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Hello, and welcome to the lesson on introduction to logistic regression.

Â Logistic regression despite its name,

Â is actually applied to classification tasks.

Â Basically, this technique works by performing linear regression

Â on continuous features to make a prediction on a discrete feature.

Â So many of the same things that we've discussed with

Â linear regression will apply to logistic regression.

Â The difference being that this is for classification tasks.

Â Specifically at the end of this lesson,

Â I want you to understand what the basic concepts underneath logistical aggression are,

Â to be able to explain the benefits of using

Â logistic regression and why you may or may not

Â want to use it for a particular classification task.

Â And I want you will be able to apply

Â logistic regression by using Python and the Scikit learn library.

Â Now, all of the content for this lesson is

Â contained in the introduction to logistic regression notebook.

Â Traditionally, when you do regression,

Â you're solving for a continuous predictive value.

Â Logistic regression is for a classification task however,

Â where you're predicting a discrete value.

Â So we're going to follow along with the ideas of linear regression,

Â but introduce them for logistic regression.

Â And in this case, we're going to have to make a prediction into

Â a probability of success or failure which is bounded by the range zero to one.

Â To do this, we're going to have to have a transformation.

Â The most popular transformation uses the logit function,

Â you can also use the probit function.

Â This whole task of using the logic function is known as logistic regression.

Â And that's because the inverse of the logic function,

Â which is what we actually use,

Â is called the logistic function.

Â Now in this notebook,

Â we're going to introduce logistic regression and demonstrate how it can be used for

Â binary prediction and we're also going to show some of

Â the other tasks that are important in logistic regression,

Â including things such as marginal effects and odds ratios.

Â So, first we will start with our standard setup code,

Â before moving into the formalism of what actually is going on with logistic regression.

Â Imagine we have a situation where

Â we can have a binary outcome that would be a success or failure.

Â For instance; Flipping a coin.

Â Head is a success tail is a failure.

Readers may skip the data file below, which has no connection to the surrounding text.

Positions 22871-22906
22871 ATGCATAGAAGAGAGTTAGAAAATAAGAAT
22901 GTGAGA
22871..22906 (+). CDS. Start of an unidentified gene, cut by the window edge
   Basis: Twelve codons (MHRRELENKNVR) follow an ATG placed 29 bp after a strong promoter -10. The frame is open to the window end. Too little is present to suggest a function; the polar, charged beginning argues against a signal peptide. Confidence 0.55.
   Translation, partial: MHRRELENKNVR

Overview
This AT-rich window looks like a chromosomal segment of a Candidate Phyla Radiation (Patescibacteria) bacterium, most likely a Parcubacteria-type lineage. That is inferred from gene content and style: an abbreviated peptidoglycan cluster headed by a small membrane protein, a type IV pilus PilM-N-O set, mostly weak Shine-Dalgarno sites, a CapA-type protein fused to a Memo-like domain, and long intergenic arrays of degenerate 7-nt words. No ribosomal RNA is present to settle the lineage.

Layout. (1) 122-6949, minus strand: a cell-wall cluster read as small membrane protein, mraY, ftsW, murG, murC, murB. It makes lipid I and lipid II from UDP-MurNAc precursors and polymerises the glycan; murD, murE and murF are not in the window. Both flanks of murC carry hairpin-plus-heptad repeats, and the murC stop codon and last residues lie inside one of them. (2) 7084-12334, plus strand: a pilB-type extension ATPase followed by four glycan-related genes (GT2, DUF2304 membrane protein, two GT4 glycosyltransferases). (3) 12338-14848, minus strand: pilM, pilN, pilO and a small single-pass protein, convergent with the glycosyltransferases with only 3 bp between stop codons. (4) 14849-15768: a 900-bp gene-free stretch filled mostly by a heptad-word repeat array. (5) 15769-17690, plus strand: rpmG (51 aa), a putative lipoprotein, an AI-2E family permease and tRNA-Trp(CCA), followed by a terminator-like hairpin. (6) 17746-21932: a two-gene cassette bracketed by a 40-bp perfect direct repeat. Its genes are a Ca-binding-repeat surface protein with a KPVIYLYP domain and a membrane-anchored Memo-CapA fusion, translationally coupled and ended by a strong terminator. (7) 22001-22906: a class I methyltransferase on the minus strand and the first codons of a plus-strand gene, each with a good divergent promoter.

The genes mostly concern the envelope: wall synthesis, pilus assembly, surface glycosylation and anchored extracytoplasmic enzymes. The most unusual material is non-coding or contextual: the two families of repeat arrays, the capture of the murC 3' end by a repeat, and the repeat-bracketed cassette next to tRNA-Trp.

Â We can call the odds of success as the probability of

Â success P over the probability of failure 1 minus P. Now,

Â if we take the idea of linear regression,

Â but now I want to map it into this range to zero to one,

Â we can do that by using the logit function.

Â So let's talk about the logit function.

Â The logit function simply takes the logarithm of

Â this odds ratio and this takes this probability,

Â P, in this range,

Â and gives us a value out.

Â If we invert it, we now can turn a continuous value,

Â Alpha, into that probability.

Â There's also the probit function that we can use short for probability unit and that

Â can also be used for logistic regression which is

Â sometimes known as, probistic regression.

Â So, let me show you an example of the logistic function.

Â Here's our Alpha value. It's continuous.

Â It goes from minus infinity to infinity and it maps into a space of zero to one.

Â This dash line shows you a threshold.

Â As we move that up or down,

Â we determined failure below, success above.

Â That threshold can actually be a tunable hyper parameter.

Â Now, in order to figure out the optimal model parameters,

Â we need to do the minimization of the cost function,

Â just like with linear regression.

Â So if we had a linear model like this,

Â we could actually solve it by putting in our Y,

Â our predictive value, getting our logistic function out,

Â this is now going to map into our probability.

Â So we have to have a cost function.

Â The typical way we solve this is with gradient descent,

Â or specifically, stochastic gradient descent;

Â which introduces a randomized component to gradient descent.

Â Gradient descent is a simple concept,

Â it simply computes the derivative or finds a slope of

Â the tangent line to the cost function at a particular point.

Â So let me show you a plot.

Â Here we've got an example.

Â The code just makes this plot.

Â Say this blue curve is our cost function and we want to find the minimum.

Â To do that, we start some place out,

Â in this case X equals two,

Â and we compute the gradient.

Â That's this green dash line.

Â And, it tells us that in order to reduce the cost we have to move to the left.

Â How far we move to the left,